Lives and works in Western North Carolina
(b. 1981, American)
Q: What influences your work? What draws you to your current style of work?
A: “My work is influenced by other steelwork I see be that: industrial machines, forged tools, and historical and contemporary metal art. I’m drawn to this style of work because of the inherent qualities both steel and paper possess.”
Book paper and steel are perceived differently and placed in different contexts in our lives. The book is appreciated as an object of education, growth, and escape. Steel, on the other hand, does not trigger such lofty associations and, moreover, is often invisible, even though it is a primary element of our constructed environment. I strive to overcome the disparate perceptions of the materials and level the playing field between them by combining them in constructions in which they complement each other and play equally important roles. This results in what I hope are formally and aesthetically intriguing objects but also in an awareness of how seeming opposites can work together, in this case by exploring and exploiting unexpected features that they share, such as flexibility, history, mass and density. The process and results will, I hope, do what art is supposed to do: make us think, challenge preconceived notions and see new and surprising possibilities.
Unbound blocks of text lose their original meaning when I cut the pages from their bindings. This allows me to respond to the shape and texture of the paper and give it a new formal context. Introducing metal to the composition allows me to create a new structure and support for the loose pages, and elevates the steel – a familiar material in industry and architecture – to the level of the book – an object for contemplation. Alongside the paper, the steel becomes graceful, its subtle colors and surface heightened. Bound together, the pages and steel become something new and unified. No longer do the pages form a book on a shelf; with the steel, they become a unique object with its own strength and story.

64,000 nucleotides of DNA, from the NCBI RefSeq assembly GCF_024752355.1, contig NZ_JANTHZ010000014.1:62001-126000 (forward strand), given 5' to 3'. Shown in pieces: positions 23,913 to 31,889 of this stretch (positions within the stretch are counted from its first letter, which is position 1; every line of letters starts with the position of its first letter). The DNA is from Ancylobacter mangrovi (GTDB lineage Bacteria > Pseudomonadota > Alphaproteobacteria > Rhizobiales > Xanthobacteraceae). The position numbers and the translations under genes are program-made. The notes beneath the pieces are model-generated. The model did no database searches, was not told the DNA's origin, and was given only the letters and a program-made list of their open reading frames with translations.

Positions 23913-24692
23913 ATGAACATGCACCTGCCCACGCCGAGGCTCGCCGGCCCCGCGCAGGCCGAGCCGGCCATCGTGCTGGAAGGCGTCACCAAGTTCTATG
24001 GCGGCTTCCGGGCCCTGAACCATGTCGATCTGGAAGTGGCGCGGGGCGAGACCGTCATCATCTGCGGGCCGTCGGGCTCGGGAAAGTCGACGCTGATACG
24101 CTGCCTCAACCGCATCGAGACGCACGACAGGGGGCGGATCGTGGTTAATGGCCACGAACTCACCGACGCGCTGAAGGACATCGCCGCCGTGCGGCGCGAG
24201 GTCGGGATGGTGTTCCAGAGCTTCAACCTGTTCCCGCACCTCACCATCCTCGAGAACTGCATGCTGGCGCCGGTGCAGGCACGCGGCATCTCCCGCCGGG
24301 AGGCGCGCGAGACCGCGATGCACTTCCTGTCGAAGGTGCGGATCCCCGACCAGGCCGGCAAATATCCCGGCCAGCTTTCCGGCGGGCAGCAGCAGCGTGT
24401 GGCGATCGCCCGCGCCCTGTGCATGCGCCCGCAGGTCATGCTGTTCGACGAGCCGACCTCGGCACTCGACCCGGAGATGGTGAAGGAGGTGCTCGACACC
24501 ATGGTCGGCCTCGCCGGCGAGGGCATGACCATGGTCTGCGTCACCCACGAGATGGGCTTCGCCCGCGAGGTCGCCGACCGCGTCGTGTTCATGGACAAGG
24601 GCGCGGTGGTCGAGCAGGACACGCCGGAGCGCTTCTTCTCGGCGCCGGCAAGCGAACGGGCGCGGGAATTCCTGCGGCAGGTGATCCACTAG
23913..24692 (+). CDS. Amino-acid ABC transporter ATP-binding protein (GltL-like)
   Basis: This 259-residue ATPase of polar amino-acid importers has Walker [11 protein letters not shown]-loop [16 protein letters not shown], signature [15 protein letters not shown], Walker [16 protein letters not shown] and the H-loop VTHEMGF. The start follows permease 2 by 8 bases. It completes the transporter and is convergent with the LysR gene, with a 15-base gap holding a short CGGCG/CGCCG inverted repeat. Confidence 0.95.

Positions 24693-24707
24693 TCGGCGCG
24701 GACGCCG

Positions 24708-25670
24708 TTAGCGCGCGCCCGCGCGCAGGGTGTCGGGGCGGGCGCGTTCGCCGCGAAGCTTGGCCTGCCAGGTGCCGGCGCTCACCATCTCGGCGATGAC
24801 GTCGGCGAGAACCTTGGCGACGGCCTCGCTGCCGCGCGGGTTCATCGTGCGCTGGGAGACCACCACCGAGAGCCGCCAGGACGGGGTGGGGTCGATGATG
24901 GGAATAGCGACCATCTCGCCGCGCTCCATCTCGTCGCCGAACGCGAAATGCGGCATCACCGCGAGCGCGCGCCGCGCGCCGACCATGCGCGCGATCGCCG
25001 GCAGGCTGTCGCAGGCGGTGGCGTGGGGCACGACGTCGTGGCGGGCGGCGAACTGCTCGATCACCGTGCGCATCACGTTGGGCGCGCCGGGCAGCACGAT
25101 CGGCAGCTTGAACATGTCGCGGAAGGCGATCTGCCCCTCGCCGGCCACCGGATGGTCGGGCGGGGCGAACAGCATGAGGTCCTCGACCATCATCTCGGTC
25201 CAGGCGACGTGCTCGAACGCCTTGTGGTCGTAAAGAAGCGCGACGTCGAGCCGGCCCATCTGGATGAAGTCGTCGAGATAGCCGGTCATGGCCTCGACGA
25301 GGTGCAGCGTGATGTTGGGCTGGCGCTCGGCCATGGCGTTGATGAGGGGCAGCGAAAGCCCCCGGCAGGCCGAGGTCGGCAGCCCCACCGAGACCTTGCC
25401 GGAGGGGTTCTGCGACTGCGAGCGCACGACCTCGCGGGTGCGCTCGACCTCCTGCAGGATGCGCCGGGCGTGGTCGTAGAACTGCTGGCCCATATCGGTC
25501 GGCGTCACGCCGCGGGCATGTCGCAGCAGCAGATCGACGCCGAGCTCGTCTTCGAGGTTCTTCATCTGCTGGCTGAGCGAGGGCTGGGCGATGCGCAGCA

- Andrew Hayes, born in Tucson, AZ and studied sculpture at Northern Arizona University.
- He left school to learn more about metal fabrication by working in the industrial welding trade. Eventually Andrew sought to develop his artistic voice and applied to the Core Fellowship at Penland School of Crafts. During his time as a Core Fellow, Andrew explored a variety of materials and technique; the book became a big part of this exploration.
- In the fall of 2014 Andrew retuned to Penland as an artist in residence where he continued working with book forms and fabrication.
- In early 2018 Andrew set up studio in Asheville where he creates sculpture exhibited nationally including solo exhibitions at Seager Gray Gallery (Mill Valley, CA), Hunterdon Art Museum (Clinton, NJ), and Tennessee Tech University (Cookeville, TN).
- His work is included in a number of collections including Yale Art Museum, Black Mountain College, and Wingate University.
PRESS + MEDIA
A Brief Q&A with Sculptor Andrew Hayes
Bookmarking Book Art – in medias res … Andrew Hayes
[Books on Books]
A Glimpse Into the Process